Patagonia's Vapor Bowl Jacket & Scythe Pants

Soft shells are old news in the outdoor world but are still catching on (again) in the ski biz. The irony, of course, is soft shells can trace their roots to when Maria Bogner created the first stretch ski pants in 1952. The new Patagonia Vapor Bowl Jacket ($350) and Scythe Pants ($275), premier pieces in the Edge Collection, offer skiers unprecedented comfort and performance.
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Soft shells are old news in the outdoor world but are still catching on (again) in the ski biz. The irony, of course, is soft shells can trace their roots to when Maria Bogner created the first stretch ski pants in 1952. The new Patagonia Vapor Bowl Jacket ($350) and Scythe Pants ($275), premier pieces in the Edge Collection, offer skiers unprecedented comfort and performance.

Although Patagonia calls this "hybrid protection," it's actually a soft shell jacket with waterproof/breathable reinforcements. This type of construction is a bit warmer and heavier than a normal hybrid that simply varies the fabrics in different areas according to need.

What sets this soft shell combo apart is the proprietary four-way stretch polyester fabric bonded to a directional pile that adds significant warmth yet is very breathable. Areas that are likely to wet out (shoulders, sleeves, seat, knees) are covered by Deluge DWR-treated stretch nylon with waterproof/breathable coating.

After eight days of backcountry skiing, and several more on-piste, we can give this fabric package a resounding thumbs-up. It breathes well when skinning up long ascents while wearing a pack, blocks the wind effectively when ripping down the slopes, sheds snow and resists snagging on trees. Most of the time, unless it was bitterly cold, just midweight underwear is all the insulation our testers needed.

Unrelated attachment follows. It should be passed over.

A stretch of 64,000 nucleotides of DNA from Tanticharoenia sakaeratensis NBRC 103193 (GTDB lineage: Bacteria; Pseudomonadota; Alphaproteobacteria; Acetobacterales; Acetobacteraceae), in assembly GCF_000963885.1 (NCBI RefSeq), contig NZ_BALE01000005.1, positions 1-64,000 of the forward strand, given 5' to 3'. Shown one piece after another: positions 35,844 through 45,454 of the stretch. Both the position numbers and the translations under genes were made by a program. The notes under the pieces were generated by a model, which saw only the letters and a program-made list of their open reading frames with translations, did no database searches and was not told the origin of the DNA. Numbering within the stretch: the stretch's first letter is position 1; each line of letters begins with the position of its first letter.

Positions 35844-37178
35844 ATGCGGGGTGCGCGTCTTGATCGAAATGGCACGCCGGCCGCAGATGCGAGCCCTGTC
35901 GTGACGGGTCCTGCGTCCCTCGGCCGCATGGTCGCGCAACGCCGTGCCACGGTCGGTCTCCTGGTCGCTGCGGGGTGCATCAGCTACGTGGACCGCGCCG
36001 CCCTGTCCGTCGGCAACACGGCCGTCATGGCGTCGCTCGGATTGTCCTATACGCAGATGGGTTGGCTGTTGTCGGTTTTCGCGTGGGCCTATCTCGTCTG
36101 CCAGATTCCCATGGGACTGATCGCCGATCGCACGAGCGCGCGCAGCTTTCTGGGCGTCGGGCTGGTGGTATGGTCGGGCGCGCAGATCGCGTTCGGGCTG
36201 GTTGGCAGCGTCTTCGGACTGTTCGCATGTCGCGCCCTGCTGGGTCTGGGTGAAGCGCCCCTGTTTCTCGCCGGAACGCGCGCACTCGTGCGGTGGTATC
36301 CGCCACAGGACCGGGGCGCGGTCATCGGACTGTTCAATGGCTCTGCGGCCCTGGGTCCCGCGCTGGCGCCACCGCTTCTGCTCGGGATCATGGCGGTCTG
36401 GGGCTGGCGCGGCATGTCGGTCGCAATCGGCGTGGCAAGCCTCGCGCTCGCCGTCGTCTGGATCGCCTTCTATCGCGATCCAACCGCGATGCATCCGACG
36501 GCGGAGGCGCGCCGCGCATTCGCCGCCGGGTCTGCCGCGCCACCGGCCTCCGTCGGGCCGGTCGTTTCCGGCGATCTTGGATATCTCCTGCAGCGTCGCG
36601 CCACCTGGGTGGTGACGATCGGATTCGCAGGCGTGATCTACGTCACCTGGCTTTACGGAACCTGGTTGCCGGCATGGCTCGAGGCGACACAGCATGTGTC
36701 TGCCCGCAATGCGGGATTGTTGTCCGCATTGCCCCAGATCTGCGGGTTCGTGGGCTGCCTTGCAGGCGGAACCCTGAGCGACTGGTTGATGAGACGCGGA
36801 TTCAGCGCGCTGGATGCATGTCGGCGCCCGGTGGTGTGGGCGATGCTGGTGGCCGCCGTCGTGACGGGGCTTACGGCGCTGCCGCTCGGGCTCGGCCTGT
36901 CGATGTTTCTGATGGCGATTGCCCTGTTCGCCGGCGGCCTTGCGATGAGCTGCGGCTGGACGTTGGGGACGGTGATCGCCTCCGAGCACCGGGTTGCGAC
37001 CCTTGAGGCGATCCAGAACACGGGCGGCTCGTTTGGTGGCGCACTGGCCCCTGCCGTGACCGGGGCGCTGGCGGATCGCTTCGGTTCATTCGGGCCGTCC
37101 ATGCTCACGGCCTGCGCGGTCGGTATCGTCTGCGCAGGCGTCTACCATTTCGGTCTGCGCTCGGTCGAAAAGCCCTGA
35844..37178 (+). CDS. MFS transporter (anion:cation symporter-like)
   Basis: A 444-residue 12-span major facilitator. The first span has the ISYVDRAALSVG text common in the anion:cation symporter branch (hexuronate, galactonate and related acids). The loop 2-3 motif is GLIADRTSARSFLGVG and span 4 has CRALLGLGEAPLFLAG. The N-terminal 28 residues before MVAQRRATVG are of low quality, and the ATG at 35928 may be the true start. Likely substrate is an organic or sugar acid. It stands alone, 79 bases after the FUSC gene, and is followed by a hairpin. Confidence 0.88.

As you would expect from Patagonia, the cut and detailing are superb. Both jacket and pants allow excellent freedom of movement due to careful tailoring, such as articulated elbows and knees, which is enhanced further by the stretch fabric. The Vapor Bowl has the expected features (powder skirt, zip-off hood, chest and sleeve pockets) as well as some niceties (soft chin, elastic neck cord, hidden chest vents). Similarly, the Scythe Pants have good internal gaiters, a useful thigh pocket and front pockets; hidden thigh vents are nice when skinning on hot days but could be twice as long.

There were some notable problems on our pre-production samples, however. Foremost is significant pilling of the nylon fabric at the shoulder, either due to carrying skis or from pack straps. We'd expect that a customer paying full retail would be rather perturbed and presume Patagonia will be addressing this issue. Also the binding tape used inside the pants has very low abrasion resistance, which is an issue for skiers who wear a knee brace. The pants require using a belt, a minor inconvenience for the sake of fashion, but the belt tunnel tends to roll. And there is no place to attach a wicket on the pants -- a true oversight (the jacket has a holder but that doesn't help if things warm up and you change layers).

Despite these issues, the Vapor Bowl Jacket and Scythe Pants are a great combination for skiing at the resorts and in the backcountry. As many climbers have discovered, once you go soft shell, you'll never go back.

SNEWS® Rating: 4 hands clapping for the jacket and pants set (1 to 5 hands clapping possible, with 5 clapping hands representing functional and design perfection)

Suggested Retail: Vapor Bowl Jacket -- $350; Scythe Pants -- $275

For more information:www.patagonia.com

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